“We are pleased with the progress to date in our initial startup campaign,” said CEO Patrick Gruber, Ph.D. “We’ve shown that we can successfully ferment isobutanol in large (250,000 gallon) commercial fermenters, isolate the product and get it into tanks and railcars. The learnings gained in achieving this milestone are enormous and further derisk our technology. I have to give credit to our team at Luverne, including our employees, the ICM team and all of our contractors for their hard work in overcoming so many obstacles to get this far in such a short period of time.”
“The initial isobutanol we produced is what we’d expect from startup. We will use some of the isobutanol produced at Luverne to further shake down our finishing systems. We will also prepare some isobutanol for shipment to customers such as Sasol or others.”
“As previously described, we plan to be in the start-up/learning mode of operation most of 2012. We still have a lot of work to do: improve plant reliability, improve yields, improve throughput and improve quality. With any new technology there is a lot to learn. We have made great progress so far, and I expect our team to continue to deliver – knocking down issues as they arise.”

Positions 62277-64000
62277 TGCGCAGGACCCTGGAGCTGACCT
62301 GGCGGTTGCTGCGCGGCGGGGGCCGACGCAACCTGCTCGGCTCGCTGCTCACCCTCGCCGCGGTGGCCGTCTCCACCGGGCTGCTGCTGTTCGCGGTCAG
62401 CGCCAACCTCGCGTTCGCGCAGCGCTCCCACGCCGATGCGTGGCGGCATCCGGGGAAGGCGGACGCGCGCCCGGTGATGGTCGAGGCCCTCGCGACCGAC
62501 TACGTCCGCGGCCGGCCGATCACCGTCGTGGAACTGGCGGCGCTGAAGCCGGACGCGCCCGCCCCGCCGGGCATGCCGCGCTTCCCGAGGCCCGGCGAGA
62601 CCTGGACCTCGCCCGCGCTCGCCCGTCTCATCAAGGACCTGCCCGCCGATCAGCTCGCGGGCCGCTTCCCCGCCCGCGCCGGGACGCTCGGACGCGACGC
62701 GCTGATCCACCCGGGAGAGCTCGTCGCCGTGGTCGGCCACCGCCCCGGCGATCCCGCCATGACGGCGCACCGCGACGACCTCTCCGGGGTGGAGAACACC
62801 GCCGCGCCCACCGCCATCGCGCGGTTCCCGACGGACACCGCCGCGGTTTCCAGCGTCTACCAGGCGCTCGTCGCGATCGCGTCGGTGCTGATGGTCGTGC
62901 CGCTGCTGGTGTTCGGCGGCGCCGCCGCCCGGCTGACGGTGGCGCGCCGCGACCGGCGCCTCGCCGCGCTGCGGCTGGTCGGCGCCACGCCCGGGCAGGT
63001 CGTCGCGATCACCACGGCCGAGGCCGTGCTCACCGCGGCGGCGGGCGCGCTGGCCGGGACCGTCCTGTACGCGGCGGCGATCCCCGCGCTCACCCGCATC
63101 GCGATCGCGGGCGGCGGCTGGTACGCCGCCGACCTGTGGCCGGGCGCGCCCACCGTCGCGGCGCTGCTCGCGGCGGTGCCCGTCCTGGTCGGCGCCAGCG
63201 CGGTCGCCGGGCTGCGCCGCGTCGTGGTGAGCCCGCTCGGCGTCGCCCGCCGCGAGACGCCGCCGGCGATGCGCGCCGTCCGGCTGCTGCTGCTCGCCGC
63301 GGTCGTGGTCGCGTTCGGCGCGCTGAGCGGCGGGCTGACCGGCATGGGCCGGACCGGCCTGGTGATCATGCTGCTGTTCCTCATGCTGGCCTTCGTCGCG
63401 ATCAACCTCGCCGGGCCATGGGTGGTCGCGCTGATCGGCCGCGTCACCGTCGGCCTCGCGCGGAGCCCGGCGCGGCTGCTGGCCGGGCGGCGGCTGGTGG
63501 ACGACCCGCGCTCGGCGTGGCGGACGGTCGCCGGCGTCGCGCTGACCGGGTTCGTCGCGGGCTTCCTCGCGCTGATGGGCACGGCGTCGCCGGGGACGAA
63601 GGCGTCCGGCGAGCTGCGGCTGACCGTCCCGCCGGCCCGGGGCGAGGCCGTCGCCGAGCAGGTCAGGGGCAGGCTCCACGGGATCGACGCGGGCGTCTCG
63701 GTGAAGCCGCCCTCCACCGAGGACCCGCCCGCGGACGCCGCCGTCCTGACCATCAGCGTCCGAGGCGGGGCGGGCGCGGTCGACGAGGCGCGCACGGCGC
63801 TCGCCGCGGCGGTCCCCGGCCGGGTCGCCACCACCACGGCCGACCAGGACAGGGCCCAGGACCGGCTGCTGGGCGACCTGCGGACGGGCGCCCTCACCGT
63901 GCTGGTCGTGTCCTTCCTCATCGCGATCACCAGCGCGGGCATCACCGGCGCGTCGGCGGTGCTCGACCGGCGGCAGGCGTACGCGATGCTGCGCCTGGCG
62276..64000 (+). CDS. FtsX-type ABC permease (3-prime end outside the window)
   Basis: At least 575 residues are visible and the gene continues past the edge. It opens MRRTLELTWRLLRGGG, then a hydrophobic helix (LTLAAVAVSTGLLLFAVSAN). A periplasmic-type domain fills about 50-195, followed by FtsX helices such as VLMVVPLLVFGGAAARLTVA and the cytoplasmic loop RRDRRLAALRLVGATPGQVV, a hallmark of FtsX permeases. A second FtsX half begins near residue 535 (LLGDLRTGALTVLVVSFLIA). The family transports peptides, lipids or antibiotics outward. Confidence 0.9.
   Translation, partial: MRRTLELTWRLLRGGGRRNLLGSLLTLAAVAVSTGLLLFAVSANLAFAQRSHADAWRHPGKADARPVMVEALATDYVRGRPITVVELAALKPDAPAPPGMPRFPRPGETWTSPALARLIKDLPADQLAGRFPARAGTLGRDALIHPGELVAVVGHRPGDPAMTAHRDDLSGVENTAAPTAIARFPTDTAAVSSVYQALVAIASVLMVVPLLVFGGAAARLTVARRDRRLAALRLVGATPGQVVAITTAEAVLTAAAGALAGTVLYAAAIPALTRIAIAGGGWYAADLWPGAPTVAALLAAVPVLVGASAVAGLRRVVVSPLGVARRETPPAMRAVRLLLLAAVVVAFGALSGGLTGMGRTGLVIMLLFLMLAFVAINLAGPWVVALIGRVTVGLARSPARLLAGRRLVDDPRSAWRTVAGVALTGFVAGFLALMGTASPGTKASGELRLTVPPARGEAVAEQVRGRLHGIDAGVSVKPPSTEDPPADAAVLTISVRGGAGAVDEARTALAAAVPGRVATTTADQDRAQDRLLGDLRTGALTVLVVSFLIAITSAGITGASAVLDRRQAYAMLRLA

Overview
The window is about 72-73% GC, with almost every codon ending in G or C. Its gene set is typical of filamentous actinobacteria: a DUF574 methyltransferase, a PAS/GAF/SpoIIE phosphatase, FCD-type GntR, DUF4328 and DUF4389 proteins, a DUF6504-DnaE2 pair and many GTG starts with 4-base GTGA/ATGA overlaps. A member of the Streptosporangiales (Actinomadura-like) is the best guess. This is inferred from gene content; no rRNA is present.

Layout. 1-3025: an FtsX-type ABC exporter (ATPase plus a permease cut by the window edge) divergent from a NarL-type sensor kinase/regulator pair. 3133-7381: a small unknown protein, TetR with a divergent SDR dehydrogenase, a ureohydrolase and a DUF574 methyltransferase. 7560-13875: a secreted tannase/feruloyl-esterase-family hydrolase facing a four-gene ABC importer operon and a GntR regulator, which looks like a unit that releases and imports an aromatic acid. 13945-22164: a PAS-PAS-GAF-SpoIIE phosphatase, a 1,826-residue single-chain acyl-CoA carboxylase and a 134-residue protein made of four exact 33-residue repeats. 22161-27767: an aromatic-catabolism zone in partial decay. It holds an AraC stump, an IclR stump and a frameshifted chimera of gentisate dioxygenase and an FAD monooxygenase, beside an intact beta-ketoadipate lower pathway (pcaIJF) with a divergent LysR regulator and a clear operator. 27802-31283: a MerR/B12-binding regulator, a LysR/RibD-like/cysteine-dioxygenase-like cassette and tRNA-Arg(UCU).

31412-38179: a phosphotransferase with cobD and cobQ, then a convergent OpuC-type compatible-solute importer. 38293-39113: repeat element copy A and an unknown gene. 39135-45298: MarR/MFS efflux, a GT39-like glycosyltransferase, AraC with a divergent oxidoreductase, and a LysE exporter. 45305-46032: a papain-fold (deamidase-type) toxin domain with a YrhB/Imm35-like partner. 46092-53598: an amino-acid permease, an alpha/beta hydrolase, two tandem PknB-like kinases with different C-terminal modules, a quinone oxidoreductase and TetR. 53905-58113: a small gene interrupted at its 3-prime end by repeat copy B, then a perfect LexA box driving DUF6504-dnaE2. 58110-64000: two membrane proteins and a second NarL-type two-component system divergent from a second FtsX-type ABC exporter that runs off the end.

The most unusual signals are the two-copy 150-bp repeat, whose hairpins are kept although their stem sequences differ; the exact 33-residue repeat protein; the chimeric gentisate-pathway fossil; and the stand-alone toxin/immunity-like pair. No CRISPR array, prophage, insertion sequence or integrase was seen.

Gevo is converting existing ethanol plants into biorefineries to make renewable building block products for the chemical and fuel industries. The Company plans to convert renewable raw materials into isobutanol and renewable hydrocarbons that can be directly integrated on a “drop in” basis into existing chemical and fuel products to deliver environmental and economic benefits. Gevo is committed to a sustainable biobased economy that meets society’s needs for plentiful food and clean air and water.
Source: Gevo, Inc., press release, 2012-07-10.